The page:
Recently there was an excellent column on The Wild Hunt by Luke Babb, Reckoning with Racism through a Pagan Lens. It was a good analysis of the relationship of Protestant Christianity with racism, and of attempts to use that tradition to justify racism.
In the column’s comments section, some readers said they felt that the evidence offered for the intimate connection of racism and Christianity was insufficient. The disconnect seemed to stem from a conception of racism as only being its more extreme manifestations – that is, as actual expressions of violence toward Black, Indigenous, and other people of color – rather than the everyday reinforcement of white supremacy and privilege by those who choose to ignore the fact that they are living in a colonial state that grew rich from the exploitation, dispossession, and destruction of Black and Indigenous communities.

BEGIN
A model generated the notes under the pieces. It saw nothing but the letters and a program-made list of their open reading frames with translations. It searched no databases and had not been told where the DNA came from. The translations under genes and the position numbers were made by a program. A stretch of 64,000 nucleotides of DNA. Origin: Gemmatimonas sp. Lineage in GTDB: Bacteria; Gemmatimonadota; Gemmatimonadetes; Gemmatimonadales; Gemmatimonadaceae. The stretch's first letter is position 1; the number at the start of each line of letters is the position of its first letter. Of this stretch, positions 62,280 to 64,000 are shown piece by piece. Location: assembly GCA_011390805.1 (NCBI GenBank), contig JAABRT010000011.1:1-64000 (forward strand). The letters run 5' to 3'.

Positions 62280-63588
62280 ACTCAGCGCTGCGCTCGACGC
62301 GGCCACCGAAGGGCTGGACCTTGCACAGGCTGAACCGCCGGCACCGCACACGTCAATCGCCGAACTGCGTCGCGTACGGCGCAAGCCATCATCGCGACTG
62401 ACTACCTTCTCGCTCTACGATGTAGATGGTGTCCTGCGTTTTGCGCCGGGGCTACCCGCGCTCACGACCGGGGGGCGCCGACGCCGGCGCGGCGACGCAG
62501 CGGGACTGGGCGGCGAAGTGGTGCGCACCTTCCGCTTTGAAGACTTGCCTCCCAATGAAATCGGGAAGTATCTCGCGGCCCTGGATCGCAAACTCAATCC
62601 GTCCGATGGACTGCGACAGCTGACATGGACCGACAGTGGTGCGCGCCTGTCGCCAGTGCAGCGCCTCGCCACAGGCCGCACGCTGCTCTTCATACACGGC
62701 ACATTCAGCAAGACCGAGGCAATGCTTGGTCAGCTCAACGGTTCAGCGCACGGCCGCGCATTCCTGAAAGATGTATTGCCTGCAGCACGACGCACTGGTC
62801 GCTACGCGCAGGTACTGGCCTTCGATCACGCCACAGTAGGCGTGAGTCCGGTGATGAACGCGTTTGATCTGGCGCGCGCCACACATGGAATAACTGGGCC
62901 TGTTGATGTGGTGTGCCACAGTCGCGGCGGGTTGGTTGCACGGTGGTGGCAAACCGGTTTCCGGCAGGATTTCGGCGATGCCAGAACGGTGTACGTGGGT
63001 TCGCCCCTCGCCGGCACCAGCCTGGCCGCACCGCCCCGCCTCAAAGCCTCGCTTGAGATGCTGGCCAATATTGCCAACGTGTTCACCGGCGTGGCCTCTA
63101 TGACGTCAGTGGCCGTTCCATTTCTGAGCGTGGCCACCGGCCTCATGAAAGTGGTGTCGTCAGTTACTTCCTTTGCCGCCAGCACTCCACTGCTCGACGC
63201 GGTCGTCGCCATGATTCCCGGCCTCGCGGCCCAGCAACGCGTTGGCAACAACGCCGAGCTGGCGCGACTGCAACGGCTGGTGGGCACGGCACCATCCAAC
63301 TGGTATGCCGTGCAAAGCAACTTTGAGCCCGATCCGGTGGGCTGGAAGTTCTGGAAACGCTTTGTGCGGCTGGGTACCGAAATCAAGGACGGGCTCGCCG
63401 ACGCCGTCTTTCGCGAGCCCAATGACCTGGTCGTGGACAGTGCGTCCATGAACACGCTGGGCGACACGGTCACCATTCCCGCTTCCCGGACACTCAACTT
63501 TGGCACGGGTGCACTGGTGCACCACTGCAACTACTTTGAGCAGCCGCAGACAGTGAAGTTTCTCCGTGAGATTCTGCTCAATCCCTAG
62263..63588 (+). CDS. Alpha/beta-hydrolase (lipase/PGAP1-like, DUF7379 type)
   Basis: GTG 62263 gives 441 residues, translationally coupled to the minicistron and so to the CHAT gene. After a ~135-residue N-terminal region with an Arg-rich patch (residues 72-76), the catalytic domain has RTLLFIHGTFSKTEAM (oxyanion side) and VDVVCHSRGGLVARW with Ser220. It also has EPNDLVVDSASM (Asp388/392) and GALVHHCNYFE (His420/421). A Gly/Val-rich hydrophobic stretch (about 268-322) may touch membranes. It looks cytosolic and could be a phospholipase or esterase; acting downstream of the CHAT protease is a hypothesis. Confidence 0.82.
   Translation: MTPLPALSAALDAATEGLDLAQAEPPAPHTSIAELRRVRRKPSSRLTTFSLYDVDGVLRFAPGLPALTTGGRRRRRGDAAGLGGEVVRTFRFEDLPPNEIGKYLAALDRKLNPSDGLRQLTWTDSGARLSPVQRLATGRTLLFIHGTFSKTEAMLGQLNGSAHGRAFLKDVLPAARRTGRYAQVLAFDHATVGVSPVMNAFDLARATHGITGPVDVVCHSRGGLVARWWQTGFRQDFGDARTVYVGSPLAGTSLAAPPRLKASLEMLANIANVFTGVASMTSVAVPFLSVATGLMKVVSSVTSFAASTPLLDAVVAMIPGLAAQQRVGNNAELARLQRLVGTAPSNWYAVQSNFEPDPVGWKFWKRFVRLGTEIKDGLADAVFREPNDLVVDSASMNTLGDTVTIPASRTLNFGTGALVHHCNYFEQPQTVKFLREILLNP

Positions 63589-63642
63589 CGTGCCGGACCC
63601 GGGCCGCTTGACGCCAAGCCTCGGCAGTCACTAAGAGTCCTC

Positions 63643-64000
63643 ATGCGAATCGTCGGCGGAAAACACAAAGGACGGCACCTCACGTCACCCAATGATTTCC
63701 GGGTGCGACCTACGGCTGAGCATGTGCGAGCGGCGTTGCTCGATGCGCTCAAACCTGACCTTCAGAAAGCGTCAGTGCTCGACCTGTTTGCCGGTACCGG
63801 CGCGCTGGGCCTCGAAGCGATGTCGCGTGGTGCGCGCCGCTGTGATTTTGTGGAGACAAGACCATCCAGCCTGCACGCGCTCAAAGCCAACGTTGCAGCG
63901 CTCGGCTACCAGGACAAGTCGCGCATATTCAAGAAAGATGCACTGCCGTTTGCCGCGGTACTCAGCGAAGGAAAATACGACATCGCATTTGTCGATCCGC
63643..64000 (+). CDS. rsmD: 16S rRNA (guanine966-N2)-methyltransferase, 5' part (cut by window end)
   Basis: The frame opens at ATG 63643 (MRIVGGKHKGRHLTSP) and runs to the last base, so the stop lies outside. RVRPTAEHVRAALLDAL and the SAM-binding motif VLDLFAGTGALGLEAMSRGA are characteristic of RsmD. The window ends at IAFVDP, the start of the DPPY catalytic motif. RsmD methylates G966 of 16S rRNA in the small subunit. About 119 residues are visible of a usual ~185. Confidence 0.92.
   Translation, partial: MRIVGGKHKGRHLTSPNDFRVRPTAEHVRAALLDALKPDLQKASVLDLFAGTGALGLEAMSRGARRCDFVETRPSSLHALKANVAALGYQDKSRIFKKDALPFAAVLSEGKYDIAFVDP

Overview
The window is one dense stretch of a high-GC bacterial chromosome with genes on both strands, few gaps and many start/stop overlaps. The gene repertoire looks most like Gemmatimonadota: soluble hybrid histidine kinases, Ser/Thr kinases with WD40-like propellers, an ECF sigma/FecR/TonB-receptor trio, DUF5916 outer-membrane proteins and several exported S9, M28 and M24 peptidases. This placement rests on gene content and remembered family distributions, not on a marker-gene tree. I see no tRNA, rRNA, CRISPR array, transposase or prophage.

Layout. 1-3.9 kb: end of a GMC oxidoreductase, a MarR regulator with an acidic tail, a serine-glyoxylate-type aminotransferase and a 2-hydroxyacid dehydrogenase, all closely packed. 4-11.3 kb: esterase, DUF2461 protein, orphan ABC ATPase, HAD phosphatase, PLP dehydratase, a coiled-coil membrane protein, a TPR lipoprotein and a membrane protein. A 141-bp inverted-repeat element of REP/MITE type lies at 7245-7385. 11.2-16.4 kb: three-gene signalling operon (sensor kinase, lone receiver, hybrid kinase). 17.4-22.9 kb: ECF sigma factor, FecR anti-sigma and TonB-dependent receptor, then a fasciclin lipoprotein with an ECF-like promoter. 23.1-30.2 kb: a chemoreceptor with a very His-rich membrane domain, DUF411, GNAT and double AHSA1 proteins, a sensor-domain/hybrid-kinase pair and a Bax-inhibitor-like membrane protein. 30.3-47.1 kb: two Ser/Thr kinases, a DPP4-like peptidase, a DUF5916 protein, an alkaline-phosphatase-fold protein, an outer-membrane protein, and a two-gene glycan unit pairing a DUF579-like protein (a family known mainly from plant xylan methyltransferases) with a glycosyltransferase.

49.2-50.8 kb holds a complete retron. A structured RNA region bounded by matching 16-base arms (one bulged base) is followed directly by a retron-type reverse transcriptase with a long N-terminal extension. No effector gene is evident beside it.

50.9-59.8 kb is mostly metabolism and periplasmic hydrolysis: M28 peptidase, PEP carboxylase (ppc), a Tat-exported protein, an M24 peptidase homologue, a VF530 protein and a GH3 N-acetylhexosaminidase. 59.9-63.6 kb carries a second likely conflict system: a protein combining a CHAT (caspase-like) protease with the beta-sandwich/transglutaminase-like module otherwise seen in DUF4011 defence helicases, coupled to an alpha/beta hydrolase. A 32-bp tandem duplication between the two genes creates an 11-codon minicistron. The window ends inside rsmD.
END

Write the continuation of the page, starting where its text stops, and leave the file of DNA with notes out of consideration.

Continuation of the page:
Three major pieces of evidence – the concept of terra nullius, the activities of Christian missionaries, and Indian residential schools – reinforce the relationship between Christianity, colonialism, and racism, and reaffirm the points Babb made in their original article.
» Read the rest of the article at The Wild Hunt
Featured image: native-land.ca
One thought on “Terra Nullius, Terra Pagana, Terra Indigena”
Many practitioners of folkish heathenry seem to be treating it as a substitute religion of the book, using a very narrow interpretation of the prose and poetic Edda, which were compiled by Christian Snorri and have multiple Christian themes running through them, yet they will still decry Christianity as Abrahamic and so displaying their barely concealed anti-semitism(just don’t get me started on the origins of their sacred runes!).
There also seems to be a trend of them dressing similarly to Protestant Christians, suit trousers, smart white shirt and tie etc, but typically also khaki for the ones more eager to signal their political proclivities.
The British Israelites almost seem quaint by comparison, or at least extinct – You certainly can find biblical justifications for racism if you dig deeply enough, sons of Noah etc, and of course the whole Christ killer narrative. Justifications for slavery are abundant especially in the OT. And plenty of other bigotry is possible for those kinds of Christians that attach more weight to the words of Paul, than they do their alleged savior.
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